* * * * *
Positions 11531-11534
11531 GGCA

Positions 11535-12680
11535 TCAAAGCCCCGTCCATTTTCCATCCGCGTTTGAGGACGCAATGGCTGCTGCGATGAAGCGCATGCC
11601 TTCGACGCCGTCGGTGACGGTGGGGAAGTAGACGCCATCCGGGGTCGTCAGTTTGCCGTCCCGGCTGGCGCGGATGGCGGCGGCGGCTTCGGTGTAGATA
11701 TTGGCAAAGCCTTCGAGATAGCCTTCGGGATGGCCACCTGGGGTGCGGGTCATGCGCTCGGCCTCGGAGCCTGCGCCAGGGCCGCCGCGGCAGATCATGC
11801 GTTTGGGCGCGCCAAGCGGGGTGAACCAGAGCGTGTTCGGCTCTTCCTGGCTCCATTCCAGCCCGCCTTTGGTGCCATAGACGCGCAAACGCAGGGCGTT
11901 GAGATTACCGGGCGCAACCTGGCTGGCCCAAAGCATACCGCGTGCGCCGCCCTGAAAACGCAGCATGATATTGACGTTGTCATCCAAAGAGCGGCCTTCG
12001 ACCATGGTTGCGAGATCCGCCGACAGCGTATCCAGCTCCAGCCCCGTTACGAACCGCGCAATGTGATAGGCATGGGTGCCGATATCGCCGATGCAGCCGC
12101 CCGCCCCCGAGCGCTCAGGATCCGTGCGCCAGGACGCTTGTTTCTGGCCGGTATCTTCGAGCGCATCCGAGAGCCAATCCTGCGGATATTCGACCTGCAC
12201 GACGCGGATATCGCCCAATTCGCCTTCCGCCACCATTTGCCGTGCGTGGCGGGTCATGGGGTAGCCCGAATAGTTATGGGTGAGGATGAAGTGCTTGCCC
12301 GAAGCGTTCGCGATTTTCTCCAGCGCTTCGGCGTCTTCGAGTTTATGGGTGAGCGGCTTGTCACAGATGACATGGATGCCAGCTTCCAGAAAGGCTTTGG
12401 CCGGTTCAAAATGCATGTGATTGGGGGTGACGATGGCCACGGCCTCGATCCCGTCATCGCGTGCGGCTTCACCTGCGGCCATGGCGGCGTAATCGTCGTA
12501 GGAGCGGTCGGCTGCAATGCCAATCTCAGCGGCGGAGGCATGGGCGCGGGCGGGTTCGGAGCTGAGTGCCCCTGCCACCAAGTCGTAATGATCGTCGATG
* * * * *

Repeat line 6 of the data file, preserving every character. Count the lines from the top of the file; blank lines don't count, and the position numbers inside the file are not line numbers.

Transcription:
11701 TTGGCAAAGCCTTCGAGATAGCCTTCGGGATGGCCACCTGGGGTGCGGGTCATGCGCTCGGCCTCGGAGCCTGCGCCAGGGCCGCCGCGGCAGATCATGC